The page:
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© Lora Denis
Prior to the 2014 provincial election, Premier Kathleen Wynne pledged to reverse wetland loss by 2025. Accordingly, the Province has proposed a new wetland conservation strategy, which is open for public comment until November 16, 2016. The strategy, however, is not up to the task of protecting and recovering Ontario’s wetlands. Given weak overall targets, loose commitments and the failure to earmark areas for government investment, it is a recipe for inaction and delay.
The overarching target of the proposed strategy is to achieve no net loss of wetlands by 2030. This means accepting ongoing wetland loss for the next 14 years. This target is woefully short of the Premier’s pledge. Considering the immense value of wetlands, the history of loss and the urgent need to protect them this is nothing short of ridiculous.
Wetlands provide habitat for well over 20 percent of Ontario’s species at risk. They also provide benefits to society (e.g., water purification, flood control, erosion reduction, climate change mitigation) valued at more than $51 billion per year in southern Ontario alone according to a 2009 study commissioned by the Province.
As noted in a 2012 report by members of the Great Lakes Wetlands Conservation Action Plan: “We continue to lose wetlands to development, road construction and drainage. The small proportion of original wetlands that remain emphasizes the importance of protecting all remaining wetlands.” Between 2000 and 2011, we lost 6,152 hectares of wetlands in southern Ontario.
Even those wetlands that benefit from the highest level of policy protection in Ontario are disappearing. In some cases, community groups must battle powerful corporate interests to protect Provincially Significant Wetlands (PSWs) in places like Niagara and York Region, where historic wetland losses exceed 85 percent in many areas. Meanwhile, lower Great Lakes coastal wetlands have been lost at a rate of 5,336 hectares per year over the last decade, as highlighted in a 2015 Ducks Unlimited Canada analysis.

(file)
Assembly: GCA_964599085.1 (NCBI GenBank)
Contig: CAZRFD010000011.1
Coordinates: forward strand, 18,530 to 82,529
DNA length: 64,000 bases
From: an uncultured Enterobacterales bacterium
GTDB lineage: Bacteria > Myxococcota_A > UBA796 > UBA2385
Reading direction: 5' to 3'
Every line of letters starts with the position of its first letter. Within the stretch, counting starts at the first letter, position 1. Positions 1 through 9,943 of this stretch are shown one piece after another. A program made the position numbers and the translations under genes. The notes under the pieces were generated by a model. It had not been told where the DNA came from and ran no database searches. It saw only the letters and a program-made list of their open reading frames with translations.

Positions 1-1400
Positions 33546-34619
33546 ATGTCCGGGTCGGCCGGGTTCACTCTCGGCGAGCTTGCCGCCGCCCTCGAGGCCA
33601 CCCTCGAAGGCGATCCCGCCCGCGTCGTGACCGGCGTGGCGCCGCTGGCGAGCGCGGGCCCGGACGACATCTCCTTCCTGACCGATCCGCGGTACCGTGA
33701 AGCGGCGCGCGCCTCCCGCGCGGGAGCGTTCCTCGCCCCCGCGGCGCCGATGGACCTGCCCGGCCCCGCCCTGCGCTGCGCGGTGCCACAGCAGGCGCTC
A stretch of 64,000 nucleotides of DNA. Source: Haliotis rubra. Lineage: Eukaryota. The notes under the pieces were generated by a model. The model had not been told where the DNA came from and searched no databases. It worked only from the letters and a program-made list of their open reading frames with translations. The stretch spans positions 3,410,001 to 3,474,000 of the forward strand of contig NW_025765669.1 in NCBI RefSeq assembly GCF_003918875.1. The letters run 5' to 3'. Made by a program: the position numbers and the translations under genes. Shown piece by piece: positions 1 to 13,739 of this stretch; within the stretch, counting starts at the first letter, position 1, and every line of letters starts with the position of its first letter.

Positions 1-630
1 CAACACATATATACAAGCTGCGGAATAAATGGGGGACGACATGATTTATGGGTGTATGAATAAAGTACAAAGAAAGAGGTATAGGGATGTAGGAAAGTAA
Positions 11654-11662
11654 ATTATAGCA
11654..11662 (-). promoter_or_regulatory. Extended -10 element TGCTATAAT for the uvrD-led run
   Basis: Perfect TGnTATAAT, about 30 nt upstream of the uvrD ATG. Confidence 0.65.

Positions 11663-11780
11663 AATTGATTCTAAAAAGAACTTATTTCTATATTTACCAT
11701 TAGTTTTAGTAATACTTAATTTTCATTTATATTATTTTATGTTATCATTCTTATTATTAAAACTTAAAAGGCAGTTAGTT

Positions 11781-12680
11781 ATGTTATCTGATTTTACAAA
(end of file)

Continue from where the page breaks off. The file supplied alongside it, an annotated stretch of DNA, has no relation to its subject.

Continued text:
Reversing wetland loss means more than stopping the loss. It means turning things around to achieve a net gain of wetland area and function. It requires prioritizing and enhancing the protection of existing wetlands – including those identified as significant in municipal or regional policies and under the international Ramsar Convention – and implementing an effective plan for restoration in areas of greatest historical loss. It also requires significant investment in wetland evaluation, protection (securement) and restoration.
Please join Ontario Nature in calling for:
What is being done about the provincial governments undemocratic assault on the wetlands and greenbelt in Ontario. There is a great need for public protests to remedy this situation.
Currently, Ontario Nature is not able to help organize public protests especially given COVID-19 restrictions, however Ontario Nature has been coordinating numerous Action Alerts you can help support: https://ontarionature.org/take-action/advocate-for-nature/ and Ontario Nature also develops and establishes support for letters to decision makers on these issues, these can be found here: https://ontarionature.org/about/resources-publications/#government-communications.
Genuine thanks for your concern.
Many kind regards,
Is it possible to re-open the petition? I went to sign when it first came out and due to a system glitch couldn’t. I then got busy and forgot and now see that I missed the deadline. I am sure that you would reach your 1000 goal and then some if there was another round.
I would gladly sign the petition, but when I click on the ‘Read The Petition’ nothing is shown. WHAT ARE WE ALL SIGNING?
Thank you very much for having let us know.
We were experiencing technical difficulties, but we have since recovered the blog as you see it and had created a link for this especially important habitat and wetlands petition here: https://ontarionature.thankyou4caring.org/ending-wetland-woes
Genuine apologies for the previous inconvenience and many thanks for your well-appreciated support.
An issue that concerns me here in southwestern Ontario is the degree of tile drainage that continues to occur. In one of the driest years on record farmers continue to install tile drainage, removing what little water exists in the top 3 feet of soil.
When it does rain the river here rises rapidly due to the inflow of drain water, carrying with it the many toxic chemicals applied to the drained fields. The once beautiful Thames has become little more than a farm drain.
Where once algal blooms appeared no earlier than late June I am now seeing algal blooms in the river by late April due to the excess nutrients dumped into the river via tile drainage.